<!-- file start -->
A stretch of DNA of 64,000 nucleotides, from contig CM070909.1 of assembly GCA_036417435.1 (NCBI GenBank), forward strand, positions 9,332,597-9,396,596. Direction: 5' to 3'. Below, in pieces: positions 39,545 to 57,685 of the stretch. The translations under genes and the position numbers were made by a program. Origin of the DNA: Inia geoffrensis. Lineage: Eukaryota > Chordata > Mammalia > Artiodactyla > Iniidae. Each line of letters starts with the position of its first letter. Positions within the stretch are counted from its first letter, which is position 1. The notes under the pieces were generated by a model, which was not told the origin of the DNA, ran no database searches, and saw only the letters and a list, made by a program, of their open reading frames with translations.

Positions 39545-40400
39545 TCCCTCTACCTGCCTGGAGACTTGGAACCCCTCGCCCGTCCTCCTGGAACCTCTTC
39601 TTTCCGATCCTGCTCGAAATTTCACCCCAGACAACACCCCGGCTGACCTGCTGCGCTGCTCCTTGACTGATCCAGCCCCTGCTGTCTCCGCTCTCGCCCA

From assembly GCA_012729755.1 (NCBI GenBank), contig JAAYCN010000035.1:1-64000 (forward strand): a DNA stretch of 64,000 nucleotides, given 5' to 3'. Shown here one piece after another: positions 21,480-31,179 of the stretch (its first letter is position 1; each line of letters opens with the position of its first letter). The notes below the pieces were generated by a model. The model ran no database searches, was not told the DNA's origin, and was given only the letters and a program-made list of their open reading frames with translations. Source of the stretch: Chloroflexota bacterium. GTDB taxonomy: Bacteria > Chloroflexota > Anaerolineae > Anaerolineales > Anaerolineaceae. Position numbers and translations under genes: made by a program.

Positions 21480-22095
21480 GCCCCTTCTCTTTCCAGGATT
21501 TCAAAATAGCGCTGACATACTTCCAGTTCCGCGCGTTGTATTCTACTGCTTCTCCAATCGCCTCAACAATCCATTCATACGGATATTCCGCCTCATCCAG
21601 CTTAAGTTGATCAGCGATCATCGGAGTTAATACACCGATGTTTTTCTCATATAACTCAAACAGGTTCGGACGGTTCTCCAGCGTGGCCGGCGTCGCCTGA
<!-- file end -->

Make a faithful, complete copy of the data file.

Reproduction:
A stretch of DNA of 64,000 nucleotides, from contig CM070909.1 of assembly GCA_036417435.1 (NCBI GenBank), forward strand, positions 9,332,597-9,396,596. Direction: 5' to 3'. Below, in pieces: positions 39,545 to 57,685 of the stretch. The translations under genes and the position numbers were made by a program. Origin of the DNA: Inia geoffrensis. Lineage: Eukaryota > Chordata > Mammalia > Artiodactyla > Iniidae. Each line of letters starts with the position of its first letter. Positions within the stretch are counted from its first letter, which is position 1. The notes under the pieces were generated by a model, which was not told the origin of the DNA, ran no database searches, and saw only the letters and a list, made by a program, of their open reading frames with translations.

Positions 39545-40400
39545 TCCCTCTACCTGCCTGGAGACTTGGAACCCCTCGCCCGTCCTCCTGGAACCTCTTC
39601 TTTCCGATCCTGCTCGAAATTTCACCCCAGACAACACCCCGGCTGACCTGCTGCGCTGCTCCTTGACTGATCCAGCCCCTGCTGTCTCCGCTCTCGCCCA

From assembly GCA_012729755.1 (NCBI GenBank), contig JAAYCN010000035.1:1-64000 (forward strand): a DNA stretch of 64,000 nucleotides, given 5' to 3'. Shown here one piece after another: positions 21,480-31,179 of the stretch (its first letter is position 1; each line of letters opens with the position of its first letter). The notes below the pieces were generated by a model. The model ran no database searches, was not told the DNA's origin, and was given only the letters and a program-made list of their open reading frames with translations. Source of the stretch: Chloroflexota bacterium. GTDB taxonomy: Bacteria > Chloroflexota > Anaerolineae > Anaerolineales > Anaerolineaceae. Position numbers and translations under genes: made by a program.

Positions 21480-22095
21480 GCCCCTTCTCTTTCCAGGATT
21501 TCAAAATAGCGCTGACATACTTCCAGTTCCGCGCGTTGTATTCTACTGCTTCTCCAATCGCCTCAACAATCCATTCATACGGATATTCCGCCTCATCCAG
21601 CTTAAGTTGATCAGCGATCATCGGAGTTAATACACCGATGTTTTTCTCATATAACTCAAACAGGTTCGGACGGTTCTCCAGCGTGGCCGGCGTCGCCTGA